SiteFind is a useful tool for performing site-directed mutagenesis, enabling the user to introduce a novel restriction site into the mutated nucleotide sequence for use as a marker of successful mutation. The "moving window" is a novel algorithm that enables SiteFind to work efficiently with sequences up to 400 bp. In order to demonstrate its utility, we introduced a point mutation, R390S, into the wild-type sequence of KLF4 while simultaneously introducing a novel BglII restriction site. This mutant DNA could be cut by BglII, as expected, and expressed a full-length protein in 293T cells. For a double point-mutation, K225/229R, we introduced a novel NheI restriction site. This mutant DNA could be cut by NheI, as expected, and expressed a full-length protein in 293T cells.
Materials and methods
pCS2-Flag-KLF4 was sub-cloned from pMT3-KLF4, kindly provided by Dr. Vincent Yang, and verified by sequencing (MCLab, San Francisco, CA). All restriction enzymes and ligase were obtained from New England BioLabs (Ipswich, MA). Anti-Flag monoclonal antibody (m2) was purchased from Sigma (St. Louis, MO).
SiteFind identified a potential BglII sequence overlapping with our desired R390S mutation of the KLF4 wild-type sequence [GenBank: BC010301]. Using the primer design guidelines included in the QuikChange II Site-Directed Mutagenesis Kit (Stratagene, La Jolla, CA), we chose forward primer 5'-CCAAAGAGGGGA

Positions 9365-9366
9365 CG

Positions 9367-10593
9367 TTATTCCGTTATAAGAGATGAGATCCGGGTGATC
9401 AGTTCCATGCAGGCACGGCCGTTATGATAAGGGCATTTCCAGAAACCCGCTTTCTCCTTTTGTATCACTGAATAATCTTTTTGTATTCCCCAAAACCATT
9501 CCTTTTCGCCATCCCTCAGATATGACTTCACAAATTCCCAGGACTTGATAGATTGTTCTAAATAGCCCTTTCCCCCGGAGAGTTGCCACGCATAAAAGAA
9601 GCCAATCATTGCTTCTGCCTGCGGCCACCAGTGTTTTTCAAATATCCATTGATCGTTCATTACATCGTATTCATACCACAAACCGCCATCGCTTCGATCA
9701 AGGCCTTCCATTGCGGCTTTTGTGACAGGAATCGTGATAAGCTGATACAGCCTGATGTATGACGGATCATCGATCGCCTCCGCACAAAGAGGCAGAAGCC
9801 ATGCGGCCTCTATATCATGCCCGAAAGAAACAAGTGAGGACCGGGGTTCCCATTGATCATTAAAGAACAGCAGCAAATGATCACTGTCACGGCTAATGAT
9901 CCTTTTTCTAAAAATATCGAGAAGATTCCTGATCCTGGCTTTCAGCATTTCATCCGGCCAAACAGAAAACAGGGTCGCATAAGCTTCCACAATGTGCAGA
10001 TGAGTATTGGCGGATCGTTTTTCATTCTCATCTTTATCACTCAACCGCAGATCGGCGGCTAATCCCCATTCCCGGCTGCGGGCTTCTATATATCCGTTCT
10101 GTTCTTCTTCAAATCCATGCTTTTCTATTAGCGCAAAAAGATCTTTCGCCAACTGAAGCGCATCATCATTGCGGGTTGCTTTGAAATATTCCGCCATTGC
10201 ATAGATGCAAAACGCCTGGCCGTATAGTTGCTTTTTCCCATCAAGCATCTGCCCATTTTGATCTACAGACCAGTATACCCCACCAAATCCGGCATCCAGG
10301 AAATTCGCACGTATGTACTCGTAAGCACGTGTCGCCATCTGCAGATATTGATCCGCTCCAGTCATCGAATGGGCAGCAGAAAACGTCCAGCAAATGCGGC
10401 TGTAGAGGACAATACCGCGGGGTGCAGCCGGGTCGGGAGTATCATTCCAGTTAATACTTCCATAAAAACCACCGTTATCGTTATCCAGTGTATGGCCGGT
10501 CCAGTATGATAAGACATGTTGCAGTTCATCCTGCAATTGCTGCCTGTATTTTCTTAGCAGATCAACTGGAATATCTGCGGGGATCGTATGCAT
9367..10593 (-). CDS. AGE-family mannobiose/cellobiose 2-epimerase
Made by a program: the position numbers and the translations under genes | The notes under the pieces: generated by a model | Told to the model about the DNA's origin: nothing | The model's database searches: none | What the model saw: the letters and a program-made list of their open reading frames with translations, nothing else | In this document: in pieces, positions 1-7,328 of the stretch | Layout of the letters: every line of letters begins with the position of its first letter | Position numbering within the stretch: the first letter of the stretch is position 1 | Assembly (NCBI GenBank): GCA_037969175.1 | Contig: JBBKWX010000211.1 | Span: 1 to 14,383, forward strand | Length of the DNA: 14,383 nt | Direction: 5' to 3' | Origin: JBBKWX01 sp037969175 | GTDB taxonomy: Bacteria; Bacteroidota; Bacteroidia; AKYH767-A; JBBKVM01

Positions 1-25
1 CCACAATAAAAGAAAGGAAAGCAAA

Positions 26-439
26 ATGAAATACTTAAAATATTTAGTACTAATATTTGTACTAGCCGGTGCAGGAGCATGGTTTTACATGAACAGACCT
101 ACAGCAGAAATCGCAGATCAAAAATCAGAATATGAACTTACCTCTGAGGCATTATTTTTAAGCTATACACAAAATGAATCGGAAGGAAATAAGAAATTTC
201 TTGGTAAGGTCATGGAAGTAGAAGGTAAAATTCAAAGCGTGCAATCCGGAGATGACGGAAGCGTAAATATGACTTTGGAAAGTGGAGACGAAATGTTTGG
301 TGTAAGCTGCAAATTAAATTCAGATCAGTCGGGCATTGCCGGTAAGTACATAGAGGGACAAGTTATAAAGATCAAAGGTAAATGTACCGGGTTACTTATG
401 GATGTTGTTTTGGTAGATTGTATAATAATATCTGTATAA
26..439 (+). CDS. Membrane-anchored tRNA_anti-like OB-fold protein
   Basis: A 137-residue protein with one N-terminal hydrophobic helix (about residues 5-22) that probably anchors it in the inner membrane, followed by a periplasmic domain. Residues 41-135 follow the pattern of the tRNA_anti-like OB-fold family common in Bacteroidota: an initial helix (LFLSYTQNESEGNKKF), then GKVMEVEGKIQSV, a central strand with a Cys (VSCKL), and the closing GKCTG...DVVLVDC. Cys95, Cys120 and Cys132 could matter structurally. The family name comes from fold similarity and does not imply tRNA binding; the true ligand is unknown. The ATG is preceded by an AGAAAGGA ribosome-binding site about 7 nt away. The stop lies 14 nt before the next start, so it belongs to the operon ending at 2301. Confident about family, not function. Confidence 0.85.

Cell culture and western blot
HeLa and 293T cells were grown in DMEM media supplemented with 10% FBS and 1% penicillin/streptomycin, and split as needed. For Western blot, 293T cells were plated on a 12-well plate and transfected with 1ug of either pCS2 empty vector, pCS2-Flag-KLF4, pCS2-Flag-KLF4-R390S, or pCS2-Flag-KLF4-K225/229R using the calcium phosphate method. After 6 hours, the media was replaced and the cells allowed to grow for another 36 hours. Cells were lysed in standard RIPA buffer with 1% Triton X-100 and protease inhibitor cocktail. Lysate was boiled in SDS sample buffer and run on a 10% polyacrylamide gel at 180 V for 45 min, and transferred to an Immobilon membrane (Millipore, Billerica, MA) at 30 V overnight. After blocking in TBS-T with 5% milk for 1 hr, membrane was incubated with α-Flag primary antibody (1:1000) for 1 hr, washed, and incubated with α-mouse secondary antibody (1:10,000). Membrane was then visualized using ECL buffer and exposed to X-ray film.
Availability and requirements
Project name: SiteFind
Operating system: Platform independent (any system with Java installed)
Programming language: Java
Other requirements: SiteFind is freely available to both academic and commercial users as a webpage-embedded Java applet.
List of abbreviations used
bp: base pair
DNA: Deoxyribonucleic acid
HTML: Hypertext markup language
kb: One thousand nucleotide bases
PCR: Polymerase chain reaction
PME wrote both versions of SiteFind and was responsible for drafting this manuscript. In addition, PME performed all the experiments, including all PCR, restriction digests, Western blots, and immunostaining. CL originally suggested the idea and supervised the project.
The authors wish to thank Vincent Yang for KLF4 plasmid, as well as Wen Zhang, Xi Chen, and Jun Yang for helpful discussions. The software is housed in the Sealy Center for Cancer Cell Biology at UTMB. CL is supported by a John Sealy Memorial Fund Recruitment Award and by R21 CA112007 from the NIH.